Following the Court’s decision, a national newspaper reported that the possible social isolation suggested in court has since occurred and teachers have ordered other pupils to stop talking to the child in the school. On 14 February 2017, the Independent newspaper published an Article indicating that teachers at the private ultra-orthodox school that one of the children attends have instructed pupils to stop talking to the child because she has a transgender parent. The Article continues by stating “In addition to being shunned at their current school, the girl’s family fear that they are unable to change to another school, as all the Jewish faith schools in the area will now refuse to let their child enrol due to pervading transphobia among some members of the community.”

A spokesperson for the Department for Education told the Independent newspaper that all independent schools in the UK are expected to meet the independent schools standards, which includes a requirement to have an effective anti-bullying strategy in place, as well as respecting minority groups outlined in the Equality Act, including transgender people. They added that deliberately ostracising a child due to their parent’s gender identity would be a likely breach of such requirements and the department would take action if this is found to have occurred.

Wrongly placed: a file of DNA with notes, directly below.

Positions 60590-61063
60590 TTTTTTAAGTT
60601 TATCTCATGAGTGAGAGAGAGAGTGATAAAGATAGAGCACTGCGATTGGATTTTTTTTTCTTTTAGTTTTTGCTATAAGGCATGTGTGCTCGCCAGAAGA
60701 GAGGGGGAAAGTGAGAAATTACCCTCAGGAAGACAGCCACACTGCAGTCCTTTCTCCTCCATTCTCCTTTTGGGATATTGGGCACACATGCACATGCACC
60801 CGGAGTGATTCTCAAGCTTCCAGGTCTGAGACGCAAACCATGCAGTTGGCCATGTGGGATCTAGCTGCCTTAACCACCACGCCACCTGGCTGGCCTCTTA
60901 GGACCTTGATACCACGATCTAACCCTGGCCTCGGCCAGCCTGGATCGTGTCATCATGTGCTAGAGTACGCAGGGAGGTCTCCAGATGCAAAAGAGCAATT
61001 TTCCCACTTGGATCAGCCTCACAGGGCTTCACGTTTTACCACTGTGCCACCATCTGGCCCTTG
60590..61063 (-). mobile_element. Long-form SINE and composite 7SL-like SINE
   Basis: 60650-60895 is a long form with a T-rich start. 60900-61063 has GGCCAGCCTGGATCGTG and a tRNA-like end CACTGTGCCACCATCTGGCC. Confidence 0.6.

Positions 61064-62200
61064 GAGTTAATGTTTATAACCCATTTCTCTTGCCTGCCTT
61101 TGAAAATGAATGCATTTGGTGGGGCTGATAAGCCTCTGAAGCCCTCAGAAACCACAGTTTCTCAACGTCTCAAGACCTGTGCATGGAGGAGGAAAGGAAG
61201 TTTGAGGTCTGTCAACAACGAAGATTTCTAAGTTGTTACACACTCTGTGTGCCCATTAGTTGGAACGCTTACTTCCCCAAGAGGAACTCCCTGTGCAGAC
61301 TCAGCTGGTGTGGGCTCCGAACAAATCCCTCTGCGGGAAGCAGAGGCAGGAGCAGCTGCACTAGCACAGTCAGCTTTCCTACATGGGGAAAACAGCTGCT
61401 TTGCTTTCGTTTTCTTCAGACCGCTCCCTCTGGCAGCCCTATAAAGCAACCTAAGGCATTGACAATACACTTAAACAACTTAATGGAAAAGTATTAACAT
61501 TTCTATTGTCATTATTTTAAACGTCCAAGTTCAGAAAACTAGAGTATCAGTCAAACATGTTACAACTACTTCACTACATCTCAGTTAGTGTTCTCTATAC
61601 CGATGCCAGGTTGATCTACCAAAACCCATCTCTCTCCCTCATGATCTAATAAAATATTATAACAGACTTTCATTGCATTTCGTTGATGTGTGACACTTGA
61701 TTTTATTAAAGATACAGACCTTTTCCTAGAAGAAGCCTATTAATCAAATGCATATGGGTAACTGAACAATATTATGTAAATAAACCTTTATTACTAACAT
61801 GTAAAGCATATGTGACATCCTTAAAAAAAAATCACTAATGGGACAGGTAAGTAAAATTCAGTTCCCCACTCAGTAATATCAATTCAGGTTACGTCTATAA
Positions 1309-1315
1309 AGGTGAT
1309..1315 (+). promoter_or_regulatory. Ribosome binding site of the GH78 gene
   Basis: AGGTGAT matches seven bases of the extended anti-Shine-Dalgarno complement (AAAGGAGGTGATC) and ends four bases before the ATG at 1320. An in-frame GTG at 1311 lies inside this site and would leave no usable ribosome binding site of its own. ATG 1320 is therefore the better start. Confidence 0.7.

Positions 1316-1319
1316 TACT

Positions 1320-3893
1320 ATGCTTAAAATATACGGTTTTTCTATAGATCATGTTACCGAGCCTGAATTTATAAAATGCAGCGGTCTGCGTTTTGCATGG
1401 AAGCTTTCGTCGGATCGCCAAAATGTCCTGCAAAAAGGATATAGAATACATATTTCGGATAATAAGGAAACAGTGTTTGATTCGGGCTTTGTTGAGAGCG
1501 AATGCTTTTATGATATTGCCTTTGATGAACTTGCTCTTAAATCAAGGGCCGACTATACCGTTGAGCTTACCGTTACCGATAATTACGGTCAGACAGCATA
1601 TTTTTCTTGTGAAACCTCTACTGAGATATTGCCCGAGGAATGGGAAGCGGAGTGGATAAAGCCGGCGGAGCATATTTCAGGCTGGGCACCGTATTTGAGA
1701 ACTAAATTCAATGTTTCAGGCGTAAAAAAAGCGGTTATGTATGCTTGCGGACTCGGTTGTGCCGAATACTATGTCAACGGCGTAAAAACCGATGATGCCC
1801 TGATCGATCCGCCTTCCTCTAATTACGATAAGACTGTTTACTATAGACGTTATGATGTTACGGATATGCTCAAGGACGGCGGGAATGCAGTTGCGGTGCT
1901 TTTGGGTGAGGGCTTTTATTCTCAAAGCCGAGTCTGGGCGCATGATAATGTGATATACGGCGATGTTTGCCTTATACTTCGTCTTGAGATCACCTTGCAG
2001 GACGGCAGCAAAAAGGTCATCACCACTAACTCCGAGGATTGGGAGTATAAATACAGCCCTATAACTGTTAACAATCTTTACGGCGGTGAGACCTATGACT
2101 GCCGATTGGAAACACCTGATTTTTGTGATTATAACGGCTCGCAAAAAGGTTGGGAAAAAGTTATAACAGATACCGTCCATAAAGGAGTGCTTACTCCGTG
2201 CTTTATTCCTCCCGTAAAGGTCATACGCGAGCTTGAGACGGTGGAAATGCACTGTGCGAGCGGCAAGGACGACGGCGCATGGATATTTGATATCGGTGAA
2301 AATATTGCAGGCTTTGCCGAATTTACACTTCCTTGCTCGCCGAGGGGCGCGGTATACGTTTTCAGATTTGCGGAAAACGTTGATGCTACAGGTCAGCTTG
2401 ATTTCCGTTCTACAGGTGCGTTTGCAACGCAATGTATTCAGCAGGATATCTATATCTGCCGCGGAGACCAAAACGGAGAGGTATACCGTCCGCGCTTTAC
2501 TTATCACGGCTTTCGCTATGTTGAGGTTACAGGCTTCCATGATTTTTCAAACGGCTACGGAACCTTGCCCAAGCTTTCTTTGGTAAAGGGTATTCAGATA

The Court of Appeal reviewed the decision in December 2017 and returned the decision to the High Court to reconsider its judgment. CRIN’s summary of the Court of Appeal decision is available here.

CRIN comments:
CRIN believes that this judgment is partially consistent with the CRC. Despite the extremely difficult and upsetting nature of the case, the Court gave utmost priority to the children’s best interests in line with Article 3 throughout its analysis, and attached due weight to the views of the eldest child in line with Article 12. Although the outcome of the case is far from ideal, the Court attempted to lay the foundations for a future relationship between the children and their transgender father, directing child experts to support the process of creating a narrative in age-appropriate stages to help the children understand their father’s departure and transgender identity.

[2017] EWFC 4, [2017] All ER (D) 108 (Jan)

Link to Full Judgment:

This case summary is provided by the Child Rights International Network for educational and informational purposes only and should not be construed as legal advice.